The Internet is obsessed with bacon. From a Wikipedia project to improve the quality of articles regarding bacon, to YouTube sensation EpicMealTime's permanent feature of bacon in every show they make, it is difficult to deny its pervasiveness in the culture that has built up from a decade or so of the Information Superhighway. About a year or so ago, a colleague of mine mentioned in passing about trying home-made Bacon Jam. Further enquiries revealed that the recipe was taken off the Internet (where else?).

As it turns out, Bacon Jam was created a couple of years ago by Skillet Street Food, a Seattle-based company burger chain which caters to consumers via burger vans. Needless to say, it captured the imagination of the Internet, and the foodie blogger community made various attempts to recreate it from their own kitchens. A Google search places Not Quite Nigella's recipe as its first result, which took inspiration from an earlier recipe by Homesick Texan. Months of procrastination prevented me from following in their footsteps, until two things happened - I acquired a food processor, and Sainsbury's dropped the price of their Basics cooking bacon to £1 for 670g.

There are two problems with buying and using the cooking bacon. One is the packs containing either rashers, or whole hunks of bacon which have not been sliced into rashers. This is easily avoidable by inspecting the packs before buying. The other is that the rashers are clumped together rather than nicely packed like the other bacon products that Sainsbury's has, making them finicky when teasing the rashers apart to put in sandwiches. We can solve this latter problem by making the whole pack into bacon jam.

The process is relatively straightforward and rather fun, and lists amongst its ingredients maple syrup, vinegar, coffee and of course, bacon. People who have completed the recipe have lauded it for its potpourri of flavours, the sweet, sour, bitter, and salty flavours all melding together and boosted by a chilli kick. Excited, I got together the ingredients, including the coffee.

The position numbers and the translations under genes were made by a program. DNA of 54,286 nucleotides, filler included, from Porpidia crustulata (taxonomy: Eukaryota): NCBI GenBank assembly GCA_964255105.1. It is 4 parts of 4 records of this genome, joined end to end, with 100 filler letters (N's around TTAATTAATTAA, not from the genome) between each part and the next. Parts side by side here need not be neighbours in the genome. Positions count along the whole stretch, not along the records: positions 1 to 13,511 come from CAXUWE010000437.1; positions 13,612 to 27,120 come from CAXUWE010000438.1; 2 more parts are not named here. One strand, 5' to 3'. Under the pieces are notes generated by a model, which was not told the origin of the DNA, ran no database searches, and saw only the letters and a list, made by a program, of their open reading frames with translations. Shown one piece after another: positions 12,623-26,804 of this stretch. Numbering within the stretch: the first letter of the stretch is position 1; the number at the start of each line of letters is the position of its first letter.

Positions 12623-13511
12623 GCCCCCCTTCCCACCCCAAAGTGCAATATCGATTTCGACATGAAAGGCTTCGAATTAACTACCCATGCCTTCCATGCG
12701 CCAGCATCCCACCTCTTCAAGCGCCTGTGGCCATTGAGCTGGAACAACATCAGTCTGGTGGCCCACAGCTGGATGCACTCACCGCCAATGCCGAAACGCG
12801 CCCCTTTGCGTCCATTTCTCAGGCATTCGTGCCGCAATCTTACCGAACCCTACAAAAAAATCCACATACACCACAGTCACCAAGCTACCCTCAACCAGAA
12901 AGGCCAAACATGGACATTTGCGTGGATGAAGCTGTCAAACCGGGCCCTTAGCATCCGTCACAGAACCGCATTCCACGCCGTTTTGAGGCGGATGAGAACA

The last time we did a review on the Basics Ground Coffee we went with a rather poor attempt of making a cold brew, so since we had another opportunity to try it, we brewed ourselves a cup. The coffee was pretty smooth and had a nice amount of kick to it, being made from Robusta beans, which have a higher caffeine content compared to the Arabica beans found in most blends. Surprisingly, it was not bitter, which would have been characteristic of Robusta, so Sainsbury's must have adjusted the roasting process to compensate, which kind of shows the amount of detail they put into even Basics products.

The recipe for bacon jam that I used can be found at Not Quite Nigella through the link I have above, so I shall restrict my commentary to the tweaks and other little things I did while making this. For adaptability reasons I have substituted Basics vinegar and honey for cider vinegar and maple syrup respectively. I also added a dried chilli from a pack my flatmate bought in Chinatown to add an extra kick.

The packet of Basics cooking bacon will have to be fried in two stages. If you want to you can also trim the fat off some of the rashers to form a starter batch, which would be rendered of fat in the pan for easier frying of the main bacon batches.